By DiMarkco Chandler
This Tuesday, July 3, 2012, moviegoers are in for a unique treat. Someone has finally directed a Superhero movie with the right balance of drama, action, comedy, adventure and special effects. That movie is “The Amazing Spider-Man.”
Alright, as most of you already know, I did not fashion this title in any way whatsoever. “The Amazing Spider-Man” is the title of this amazing piece of directorial work on the part of “Marc Webb.” Nevertheless, sometimes a movie’s title can satisfactorily indicate its special superior quality above all others that have taken similar paths. In the case of the word “The,” it perhaps give us a glimpse of the suggestive importance or emphasis that producers wanted to draw attention to, which is the idea or at least provokes the impression that this Spider-Man movie is “Amazing.” Were they successful? Is the movie truly “Amazing?”
While I would like to stop here and get into a brief overview of the film, I can’t help but to take the opportunity to discuss the semantics of the movie’s title, especially when I notice how meaningfully relative this title has become. In fact, it highlights the quality I might find at the conclusion of my evaluation.
Amazing is one thing, but “The Amazing” is another. Perhaps I could better explain it like this: What if the movie was titled “Spider-Man.” This would suggest that there might have been other Spider-Man movies or characters, but they would be by definition one of many. “The Spider-Man,” however, would suggest a special quality resides in the specific identifiable and recognizable Spider-Man referenced. It would be the same idea if I said “hand me a rock” or “hand me the rock.” First, I indicate a rock of many and suggest in the command that you do the choosing of which rock; in the latter I chose which rock you handed me by use of “the” (indicating definite article), which also implies that you know which rock I’m talking about because it is the only rock present or that is has a quality that we both understand represents it and distinguishes its uniqueness. However, if we take the same analogy to describe amazing with the use of the definite article “The,” we can conclude that our definite article is not only tied to “Amazing” but also tied to “Spider-Man,” thus clearly and explicitly providing its distinctive quality by virtue of the adjective of choice (amazing). Now we know that our unique “Spider-Man” is amazing; unique because of the definite article (the).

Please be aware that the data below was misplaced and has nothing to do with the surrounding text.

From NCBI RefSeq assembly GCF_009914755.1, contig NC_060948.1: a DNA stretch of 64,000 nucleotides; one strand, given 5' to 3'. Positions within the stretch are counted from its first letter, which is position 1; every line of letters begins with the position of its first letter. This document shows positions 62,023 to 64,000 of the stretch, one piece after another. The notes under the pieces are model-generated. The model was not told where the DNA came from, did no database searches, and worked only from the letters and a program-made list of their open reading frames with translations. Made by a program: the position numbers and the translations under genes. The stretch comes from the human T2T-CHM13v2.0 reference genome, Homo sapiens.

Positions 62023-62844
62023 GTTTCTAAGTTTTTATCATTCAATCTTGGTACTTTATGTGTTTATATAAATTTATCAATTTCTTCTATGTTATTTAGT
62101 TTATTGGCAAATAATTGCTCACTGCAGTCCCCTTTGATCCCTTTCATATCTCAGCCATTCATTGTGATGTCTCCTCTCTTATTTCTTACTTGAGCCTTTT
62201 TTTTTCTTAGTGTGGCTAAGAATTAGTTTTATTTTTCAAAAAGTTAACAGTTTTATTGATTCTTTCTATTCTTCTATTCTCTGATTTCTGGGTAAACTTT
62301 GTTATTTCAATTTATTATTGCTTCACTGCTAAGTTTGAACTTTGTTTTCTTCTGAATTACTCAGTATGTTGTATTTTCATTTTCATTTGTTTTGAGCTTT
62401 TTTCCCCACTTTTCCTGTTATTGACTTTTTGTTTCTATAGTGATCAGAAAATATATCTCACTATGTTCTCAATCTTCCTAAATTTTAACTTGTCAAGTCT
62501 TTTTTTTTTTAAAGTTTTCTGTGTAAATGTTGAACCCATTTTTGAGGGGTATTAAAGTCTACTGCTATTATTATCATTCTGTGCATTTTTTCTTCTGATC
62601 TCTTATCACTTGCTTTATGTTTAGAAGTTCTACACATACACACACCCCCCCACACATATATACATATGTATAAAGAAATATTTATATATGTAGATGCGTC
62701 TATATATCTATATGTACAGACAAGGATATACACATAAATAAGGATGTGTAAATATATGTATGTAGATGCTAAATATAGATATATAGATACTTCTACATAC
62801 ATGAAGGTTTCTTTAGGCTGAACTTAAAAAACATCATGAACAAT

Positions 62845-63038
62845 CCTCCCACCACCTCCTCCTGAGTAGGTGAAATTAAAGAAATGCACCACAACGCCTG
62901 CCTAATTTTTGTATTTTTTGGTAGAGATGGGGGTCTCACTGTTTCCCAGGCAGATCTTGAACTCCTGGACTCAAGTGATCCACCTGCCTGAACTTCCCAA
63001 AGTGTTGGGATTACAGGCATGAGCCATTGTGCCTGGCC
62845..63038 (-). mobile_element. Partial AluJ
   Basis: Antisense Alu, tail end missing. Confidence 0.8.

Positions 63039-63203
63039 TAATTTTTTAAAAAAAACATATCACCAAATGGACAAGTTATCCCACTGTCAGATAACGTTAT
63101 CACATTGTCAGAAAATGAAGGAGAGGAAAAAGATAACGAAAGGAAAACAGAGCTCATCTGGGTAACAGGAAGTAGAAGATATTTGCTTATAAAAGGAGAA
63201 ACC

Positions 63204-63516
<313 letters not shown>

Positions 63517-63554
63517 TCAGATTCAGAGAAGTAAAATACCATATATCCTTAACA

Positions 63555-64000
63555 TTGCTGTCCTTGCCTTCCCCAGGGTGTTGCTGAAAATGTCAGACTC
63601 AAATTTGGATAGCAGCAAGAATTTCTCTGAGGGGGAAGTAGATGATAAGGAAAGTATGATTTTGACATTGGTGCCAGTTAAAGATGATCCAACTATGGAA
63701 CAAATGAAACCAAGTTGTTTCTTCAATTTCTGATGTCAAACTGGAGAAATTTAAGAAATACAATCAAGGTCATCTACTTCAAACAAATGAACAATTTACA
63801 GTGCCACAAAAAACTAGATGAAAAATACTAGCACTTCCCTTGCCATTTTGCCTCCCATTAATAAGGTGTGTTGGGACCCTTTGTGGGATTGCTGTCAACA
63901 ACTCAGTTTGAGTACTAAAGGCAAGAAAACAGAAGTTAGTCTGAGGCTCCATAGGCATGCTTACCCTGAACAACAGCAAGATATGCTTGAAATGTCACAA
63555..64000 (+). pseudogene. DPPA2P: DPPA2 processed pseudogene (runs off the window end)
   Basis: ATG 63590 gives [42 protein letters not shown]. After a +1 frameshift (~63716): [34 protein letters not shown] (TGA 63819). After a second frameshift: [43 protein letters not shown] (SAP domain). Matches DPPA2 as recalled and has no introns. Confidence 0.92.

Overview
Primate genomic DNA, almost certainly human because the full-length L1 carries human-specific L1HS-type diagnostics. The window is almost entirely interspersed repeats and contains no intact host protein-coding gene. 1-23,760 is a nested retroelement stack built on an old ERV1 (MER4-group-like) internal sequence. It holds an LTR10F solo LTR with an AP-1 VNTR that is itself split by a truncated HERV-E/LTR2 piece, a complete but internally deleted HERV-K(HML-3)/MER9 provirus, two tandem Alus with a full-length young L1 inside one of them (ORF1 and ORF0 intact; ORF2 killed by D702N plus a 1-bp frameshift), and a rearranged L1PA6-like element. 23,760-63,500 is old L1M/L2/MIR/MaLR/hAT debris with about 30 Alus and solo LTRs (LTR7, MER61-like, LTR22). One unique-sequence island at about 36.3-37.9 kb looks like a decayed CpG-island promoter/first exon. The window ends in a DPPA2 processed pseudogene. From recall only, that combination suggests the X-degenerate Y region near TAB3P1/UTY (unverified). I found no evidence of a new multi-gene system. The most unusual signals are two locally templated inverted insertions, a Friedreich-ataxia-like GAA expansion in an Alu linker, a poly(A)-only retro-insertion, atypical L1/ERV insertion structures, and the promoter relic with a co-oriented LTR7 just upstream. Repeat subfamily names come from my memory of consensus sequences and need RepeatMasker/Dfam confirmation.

Finally, we have to address the word or rather two words separated by a hyphen. The first word is “Spider” and the second word on the right side of the hyphen is “Man.” Here again we have a clear indication of what “The Amazing Spider-Man” is about in terms of its meaning. Though the hyphen is also in the original “Spider-Man,” I will need to introduce additional information to help you understand how it differs from the original. So why is this distinction important in my analysis? Enter director “Marc Webb.”
In a June 30, 2012 review offered by “The Miami Herald,” we learn that “Sony Pictures decided to scrap a planned fourth entry of director Sam Raimi’s Spider-Man film series and start again from scratch…, Marc Webb, a veteran maker of music videos with only one feature film to his credit (the indie romantic comedy (500) Days of Summer) was handed the keys to one of the biggest and most profitable franchises to the studio’s stable.” The question might be how did he manage to land the job with such a limited body of work? Well, according to “The Miami Herald,” Webb presented a perspective on the web-slinger different from everyone else’s: He concentrated on the man, not the suit” (Spider). Thus, while the previous director of all three earlier Spider-Man movies had great success in his interpretation of the comic book hero, Webb would emphasis the word on the right side of the hyphen; “Man.”
In summary, I have found that the title “The Amazing Spider-Man” reflects the breath of the content presented by its director so much that I am afraid of diminishing your experience by adding to this analysis.